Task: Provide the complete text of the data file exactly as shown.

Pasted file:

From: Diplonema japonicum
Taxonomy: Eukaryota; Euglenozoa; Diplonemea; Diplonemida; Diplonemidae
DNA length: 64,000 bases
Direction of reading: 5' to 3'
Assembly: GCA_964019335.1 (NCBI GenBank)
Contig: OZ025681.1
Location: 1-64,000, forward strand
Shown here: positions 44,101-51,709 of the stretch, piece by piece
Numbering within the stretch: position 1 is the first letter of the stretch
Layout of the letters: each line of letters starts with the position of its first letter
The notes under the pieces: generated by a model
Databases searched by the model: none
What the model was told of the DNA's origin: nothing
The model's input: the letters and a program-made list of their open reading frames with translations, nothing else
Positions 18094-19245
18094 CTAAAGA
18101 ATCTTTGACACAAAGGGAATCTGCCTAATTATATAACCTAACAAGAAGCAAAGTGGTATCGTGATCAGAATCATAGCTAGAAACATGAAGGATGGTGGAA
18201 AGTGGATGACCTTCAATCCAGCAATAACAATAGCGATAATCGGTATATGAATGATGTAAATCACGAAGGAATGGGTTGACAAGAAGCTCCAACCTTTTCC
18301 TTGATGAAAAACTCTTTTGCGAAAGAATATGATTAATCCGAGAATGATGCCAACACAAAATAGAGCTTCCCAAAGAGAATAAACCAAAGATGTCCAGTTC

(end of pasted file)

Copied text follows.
From: Diplonema japonicum
Taxonomy: Eukaryota; Euglenozoa; Diplonemea; Diplonemida; Diplonemidae
DNA length: 64,000 bases
Direction of reading: 5' to 3'
Assembly: GCA_964019335.1 (NCBI GenBank)
Contig: OZ025681.1
Location: 1-64,000, forward strand
Shown here: positions 44,101-51,709 of the stretch, piece by piece
Numbering within the stretch: position 1 is the first letter of the stretch
Layout of the letters: each line of letters starts with the position of its first letter
The notes under the pieces: generated by a model
Databases searched by the model: none
What the model was told of the DNA's origin: nothing
The model's input: the letters and a program-made list of their open reading frames with translations, nothing else
Positions 18094-19245
18094 CTAAAGA
18101 ATCTTTGACACAAAGGGAATCTGCCTAATTATATAACCTAACAAGAAGCAAAGTGGTATCGTGATCAGAATCATAGCTAGAAACATGAAGGATGGTGGAA
18201 AGTGGATGACCTTCAATCCAGCAATAACAATAGCGATAATCGGTATATGAATGATGTAAATCACGAAGGAATGGGTTGACAAGAAGCTCCAACCTTTTCC
18301 TTGATGAAAAACTCTTTTGCGAAAGAATATGATTAATCCGAGAATGATGCCAACACAAAATAGAGCTTCCCAAAGAGAATAAACCAAAGATGTCCAGTTC